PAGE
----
Important note: This Wiki page is edited by participants of the EOWG. It does not necessarily represent consensus and it may have incorrect information or information that is not supported by other Working Group participants, WAI, or W3C. It may also have some very useful information.


Quick Start Guides/Structure and Content

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The work on this deliverable has primarily moved to Github. If you can, leave your comments as issues there. This wiki page is still monitored.

This page captures the proposed content for the Quick Start guides. Each task area has a set of topics that should be succinct and actionable.

See Quick Start Guides/Requirements Analysis#Approach and Quick Start Guides/Design for more information on how this will be structured.

Examples of level of info

This section is for review of the level of information that we might want to include. If you have comments on specific wording, please put them in the sections below.

Developing Tips

Associate a label with all form elements

Associate the <label> with form elements using the for and id attributes. If there is not a visible label, provide a label and position it offscreen using CSS.

Example:
<label for="username">
<input id="username" type="text">

Learn more:

Designing Tips

Provide sufficient contrast between text and background colors

For each text foreground/background color combination, including buttons, provide sufficient contrast between the two colors. For text presented over a background image, use a sample of dominant colors or provide some way to make the text stand out. For other situations where objects are meant to be identifiable, such as graphs and diagrams, make adjacent elements have sufficient contrast.

Learn more:

Planning Tips

Secure buy-in from senior management

Support from management helps ensure budget and resources are available for accessibility activities. A strong business case, tailored to organizational goals, will help.

Learn more:

EOWG editing notes

Below are suggestions for formatting your ideas for rewording, [your comments that aren't a direct rewording], and your ideas for a new tip:

  • Tip from original draft
    • Reword: Suggestion for rewording the tip above {your name, dd MMM YYYY}
  • Tip from original draft
    • Comment on this tip that's not rewording {your name, dd MMM YYYY}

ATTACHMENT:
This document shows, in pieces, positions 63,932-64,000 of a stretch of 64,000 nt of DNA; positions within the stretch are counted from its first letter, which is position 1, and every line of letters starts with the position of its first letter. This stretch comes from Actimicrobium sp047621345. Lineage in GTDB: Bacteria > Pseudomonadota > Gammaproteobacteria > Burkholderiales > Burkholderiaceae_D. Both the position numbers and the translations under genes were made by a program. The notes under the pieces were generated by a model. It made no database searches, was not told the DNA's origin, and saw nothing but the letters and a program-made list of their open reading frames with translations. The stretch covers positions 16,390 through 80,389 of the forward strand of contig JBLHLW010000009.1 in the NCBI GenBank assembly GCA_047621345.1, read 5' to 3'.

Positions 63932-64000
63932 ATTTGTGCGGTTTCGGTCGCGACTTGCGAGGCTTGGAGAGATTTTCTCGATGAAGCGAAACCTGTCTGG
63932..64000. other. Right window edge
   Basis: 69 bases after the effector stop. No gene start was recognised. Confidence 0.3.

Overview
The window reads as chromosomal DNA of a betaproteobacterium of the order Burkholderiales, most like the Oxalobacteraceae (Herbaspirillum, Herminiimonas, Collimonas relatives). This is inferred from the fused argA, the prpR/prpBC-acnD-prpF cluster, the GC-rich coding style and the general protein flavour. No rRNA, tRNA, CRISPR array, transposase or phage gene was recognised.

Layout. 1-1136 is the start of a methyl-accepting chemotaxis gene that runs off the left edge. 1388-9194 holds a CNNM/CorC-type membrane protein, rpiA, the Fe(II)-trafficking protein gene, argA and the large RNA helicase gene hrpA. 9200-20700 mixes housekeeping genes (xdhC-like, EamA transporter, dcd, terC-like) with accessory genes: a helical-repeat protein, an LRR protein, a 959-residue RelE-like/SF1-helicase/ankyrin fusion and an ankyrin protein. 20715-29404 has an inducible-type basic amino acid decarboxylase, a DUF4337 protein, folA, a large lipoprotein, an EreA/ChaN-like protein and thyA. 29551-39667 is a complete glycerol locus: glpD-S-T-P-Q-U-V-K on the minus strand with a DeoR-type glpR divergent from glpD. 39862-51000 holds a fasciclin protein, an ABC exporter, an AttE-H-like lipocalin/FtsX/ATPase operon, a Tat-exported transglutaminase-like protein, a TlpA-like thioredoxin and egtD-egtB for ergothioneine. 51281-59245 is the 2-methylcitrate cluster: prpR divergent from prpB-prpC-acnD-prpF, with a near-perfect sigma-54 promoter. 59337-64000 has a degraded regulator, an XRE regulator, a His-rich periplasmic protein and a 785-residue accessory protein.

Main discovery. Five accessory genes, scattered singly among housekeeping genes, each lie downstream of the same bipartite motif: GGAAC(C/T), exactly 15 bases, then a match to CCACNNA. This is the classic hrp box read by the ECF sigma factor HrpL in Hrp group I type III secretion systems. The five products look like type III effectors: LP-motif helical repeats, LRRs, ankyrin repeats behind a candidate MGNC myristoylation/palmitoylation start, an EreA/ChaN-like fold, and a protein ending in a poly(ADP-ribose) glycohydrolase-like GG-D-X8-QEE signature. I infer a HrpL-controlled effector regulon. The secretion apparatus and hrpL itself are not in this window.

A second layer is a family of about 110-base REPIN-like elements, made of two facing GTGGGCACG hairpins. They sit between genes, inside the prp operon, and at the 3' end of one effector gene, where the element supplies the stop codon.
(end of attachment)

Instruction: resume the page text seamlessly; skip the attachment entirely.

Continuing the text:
• New:New tip suggestion {your name, dd MMM YYYY}

Designing

Visual or interface designers

Tips

  • Ensure color palette is high contrast
    • Reword: Provide sufficient contrast between text and background colors {Shawn, 1 May 2015}
    • For each text foreground/background color combination, including on buttons, check that the contrast between the two colors has sufficient contrast. For text presented over a background image take a sample of dominant colors or provide some way to make the text stand out.
      • Reword: For each text foreground/background color combination, including on buttons, check that the contrast between the two colors has sufficient contrast. For text presented over a background image take a sample of dominant colors or provide some way to make the text stand out. Additionally, for other situations where objects are meant to be identifiable such as graphs and diagrams, make adjacent elements have sufficient contrast. {Andrew, 7 May 2015}
      • Learn more:
        Accessibility Color Wheel, Color Oracle, Contrast Checker, Contrast Finder: Various tools that help in exploring color contrast
        Success Criteria 1.4.3 Contrast (Minimum): WCAG Success Criteria for color contrast
        Mr. Lee, Online shopper with color blindness: Describes how a user with color discrimination experiences the Web
  • Don't use color alone to signify meaning
  • Ensure links and interactive elements have a hover and focus styling
    • ✓ Reword: Ensure links and interactive elements have a hover and focus styling for mouse and keyboard interaction {Andrew, 7 May 2015}
    • is that the WCAG/UAAG requirement, or just a visible focus? {Shadi, }
      • This relates to a common problem in design where styling is provided for interactive elements but nothing for active interactive elements. So, partially related to 'visible focus' in as much as there needs to be design consideration for the styling {Kevin, 22 May 2015}
      • Additionally, we determined when we did the Easy Checks that SC 2.1.1 requiring keyboard equivalence is applicable here. If hover with a mouse creates a distinct focus indication, that same function must be made available by keyboard. Seems pretty straightforward to me {Sharron, 27 May 2015}
  • Provide navigation that allows easy access to other website pages and clear indication of location in website